“There are plenty of people like that, too,” she said, softly.

     “Ain’t that the truth. Driving a cab, you meet all sorts. Some treat me like just another machine, but most… most are decent people. Like you. They don’t mind talking, and I don’t mind listening.”

     “Maybe you should become a therapist,” she said, a little dryly.

     “Hey, tell me to butt out if it’s none of my business. I don’t mind. But you sound like a smart woman. Why do you think you need that sort of help?” She didn’t answer. “You don’t look crazy to me.”

     “You don’t know anything about me.”

     “I know what I see.”

     “No. You don’t.” She bit her lip. “You ever hear that saying, inside every fat girl, there’s a thin girl trying to get out?”

     “I’ve heard it, yeah.”

     “In my case, it’s true. She’s been talking to me for years, and now...”

     Brent glanced at her expression in the rear view mirror, but said nothing. 

     “I had an X-ray taken,” the woman continued, after an uncomfortable pause. “I could see her skeleton. She’s just a little thing, not even a full-grown baby, but I knew she was there long before I had proof. And now she wants a life of her own.”

     Jesus, thought Brent, either this woman’s a first-class bullshit artist or I really picked up a weirdo this time. “A baby?”

     “Not my baby. My sister, my twin. She’s been there as long as I can remember.”

     “How do you know?”

     “She talks to me. She’s been learning to talk as long as I have, but I’m the only one who can hear her, and I think she can only hear what I can.”

     “Like a baby?”

     “She’s not a baby,” the woman repeated, emphatically. “She’s not shaped like a baby. I’ve seen the X-rays; she has teeth and… everything. She’s more like an adult… only very small,” she finished, a little lamely. “But she thinks like an adult. There have been other cases like this before. I’ve done some reading. They call them teratomas or auto-parasites, but I don’t like either word. She’s not some growth or monster or parasite. She’s real, and my sister.”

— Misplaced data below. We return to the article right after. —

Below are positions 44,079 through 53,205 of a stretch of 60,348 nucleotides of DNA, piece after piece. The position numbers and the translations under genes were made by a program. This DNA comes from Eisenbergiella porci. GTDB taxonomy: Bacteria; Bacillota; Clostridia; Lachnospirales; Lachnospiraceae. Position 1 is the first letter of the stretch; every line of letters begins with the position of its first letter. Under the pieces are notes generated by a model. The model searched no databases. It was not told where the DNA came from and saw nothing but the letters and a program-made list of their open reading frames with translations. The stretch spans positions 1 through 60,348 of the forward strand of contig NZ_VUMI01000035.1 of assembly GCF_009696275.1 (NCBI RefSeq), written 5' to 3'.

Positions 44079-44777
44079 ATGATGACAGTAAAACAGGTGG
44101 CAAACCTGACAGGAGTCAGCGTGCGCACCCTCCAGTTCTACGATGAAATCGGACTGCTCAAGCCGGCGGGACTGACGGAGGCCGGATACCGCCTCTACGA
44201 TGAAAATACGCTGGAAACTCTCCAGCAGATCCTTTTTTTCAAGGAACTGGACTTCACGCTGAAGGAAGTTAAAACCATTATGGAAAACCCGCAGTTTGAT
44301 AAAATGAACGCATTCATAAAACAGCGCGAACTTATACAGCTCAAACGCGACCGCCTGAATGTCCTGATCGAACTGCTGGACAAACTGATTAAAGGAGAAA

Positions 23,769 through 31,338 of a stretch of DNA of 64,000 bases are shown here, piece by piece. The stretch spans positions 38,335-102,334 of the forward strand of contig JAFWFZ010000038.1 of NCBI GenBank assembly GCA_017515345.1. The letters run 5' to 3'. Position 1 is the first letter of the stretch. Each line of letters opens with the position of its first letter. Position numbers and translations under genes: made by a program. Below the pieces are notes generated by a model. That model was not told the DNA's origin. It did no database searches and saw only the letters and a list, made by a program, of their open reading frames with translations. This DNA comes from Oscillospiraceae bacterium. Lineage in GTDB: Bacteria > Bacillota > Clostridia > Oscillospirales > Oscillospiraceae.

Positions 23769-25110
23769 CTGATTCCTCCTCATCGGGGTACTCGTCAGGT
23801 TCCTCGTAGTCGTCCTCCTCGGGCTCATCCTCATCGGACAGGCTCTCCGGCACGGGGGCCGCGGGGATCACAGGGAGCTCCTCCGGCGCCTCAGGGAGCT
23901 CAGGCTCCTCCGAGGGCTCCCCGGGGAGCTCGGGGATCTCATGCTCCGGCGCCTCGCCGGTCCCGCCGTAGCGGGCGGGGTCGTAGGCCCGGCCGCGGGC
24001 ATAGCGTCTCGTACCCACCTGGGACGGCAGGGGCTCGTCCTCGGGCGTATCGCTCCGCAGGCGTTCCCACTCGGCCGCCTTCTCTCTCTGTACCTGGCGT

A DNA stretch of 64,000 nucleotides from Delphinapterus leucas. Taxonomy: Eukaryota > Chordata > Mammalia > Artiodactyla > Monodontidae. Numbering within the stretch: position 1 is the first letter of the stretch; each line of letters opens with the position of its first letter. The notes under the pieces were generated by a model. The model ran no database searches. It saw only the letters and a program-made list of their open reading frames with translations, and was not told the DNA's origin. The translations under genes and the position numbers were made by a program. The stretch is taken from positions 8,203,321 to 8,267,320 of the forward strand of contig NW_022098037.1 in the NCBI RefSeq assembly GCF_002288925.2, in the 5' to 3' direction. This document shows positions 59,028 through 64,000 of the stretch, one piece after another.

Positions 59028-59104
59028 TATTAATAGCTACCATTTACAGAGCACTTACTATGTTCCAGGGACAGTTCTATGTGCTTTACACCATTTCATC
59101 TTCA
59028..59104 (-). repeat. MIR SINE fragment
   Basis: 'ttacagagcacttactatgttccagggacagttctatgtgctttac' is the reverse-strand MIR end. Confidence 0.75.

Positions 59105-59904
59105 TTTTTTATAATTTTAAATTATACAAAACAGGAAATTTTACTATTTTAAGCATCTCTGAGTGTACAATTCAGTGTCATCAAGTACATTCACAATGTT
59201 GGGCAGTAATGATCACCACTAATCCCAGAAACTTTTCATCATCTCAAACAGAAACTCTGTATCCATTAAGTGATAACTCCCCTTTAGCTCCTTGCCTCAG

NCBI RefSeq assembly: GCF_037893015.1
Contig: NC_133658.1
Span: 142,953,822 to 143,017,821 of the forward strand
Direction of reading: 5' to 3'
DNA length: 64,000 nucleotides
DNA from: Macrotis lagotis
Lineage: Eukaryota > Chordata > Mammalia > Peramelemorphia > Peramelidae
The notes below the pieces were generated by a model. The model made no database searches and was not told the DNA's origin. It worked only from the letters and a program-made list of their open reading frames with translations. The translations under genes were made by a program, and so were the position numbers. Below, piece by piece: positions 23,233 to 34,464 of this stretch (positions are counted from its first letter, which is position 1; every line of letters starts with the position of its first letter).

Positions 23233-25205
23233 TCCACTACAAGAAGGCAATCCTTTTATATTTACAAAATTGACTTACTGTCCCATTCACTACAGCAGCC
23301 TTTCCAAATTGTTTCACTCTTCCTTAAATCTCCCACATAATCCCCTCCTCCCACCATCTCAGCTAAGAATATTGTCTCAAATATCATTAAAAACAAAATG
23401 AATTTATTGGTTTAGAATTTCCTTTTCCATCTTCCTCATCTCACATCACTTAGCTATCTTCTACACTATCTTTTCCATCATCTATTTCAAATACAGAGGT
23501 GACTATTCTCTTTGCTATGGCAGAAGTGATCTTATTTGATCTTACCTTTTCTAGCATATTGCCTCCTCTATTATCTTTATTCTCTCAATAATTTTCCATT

“What do you call her?”

     “Anne,” was the soft reply, delivered with a grateful smile. “She chose it, after we started school. It was Angelina, but that’s too long for everyday…”

     Brent nodded as he pieced the puzzle together. If she was telling the truth about having had this delusion, this extra personality or whatever they called it nowadays, since she was five or six, then it was unlikely to have been an aborted fetus or anything like that. Much more likely, he thought, that she’d been told young where babies came from, and for some reason believed she had one inside her. Probably molested as a child. He was going to have to play this carefully. “And your name?”


     “Hi. I’m Brent. So why’re you seeing a therapist? You sound pretty together to me.”

     “Just for advice.”

     “What about?” When she didn’t answer, he said, hastily, “Look, I know it’s none of my business. Tell me to butt out and we’ll change the subject. You like sports?”

     “I… do you promise not to laugh?”

     “Yeah, sure.”

     “Anne doesn’t like my taste in men. We fight about it, and I… well, she usually wins.”

     Brent managed to keep a straight face as he considered the possibilities of this. “What about the men she likes?”

     Marie hesitated. “She says I care too much about looks and clothes, and I let that fool me. I tell her that I’m the one who has to look at them. But she shouts me down.”

     “Do you tell them about her?”

     “Not always. Sometimes I say my twin sister doesn’t like them, but I don’t tell them… where she is. Most of them don’t try again after that. Some do.”

     Brent nodded; fucking twin sisters was a common male fantasy, especially if they were telepathic, though not one he’d thought he’d ever get to indulge. “Do they ask to meet her?”

     “Some do, yes.”

     “What do you say?”

     “I’ve only told two of them the truth. They didn’t take it well. Women are more understanding, they… do you have any brothers?”

     “One, yeah.”

     “Would you listen to him if he told you who to see, who not to see?”

     “I might’ve, when I was younger, but I wouldn’t have let him make decisions for me. Of course, I don’t see him much anymore, so he doesn’t get much opportunity.” He decided not to mention that the only women his brother saw were the girlfriends and female relatives of his fellow inmates.

     “I can’t get away from Anne, can’t do anything behind her back… women understand that better.”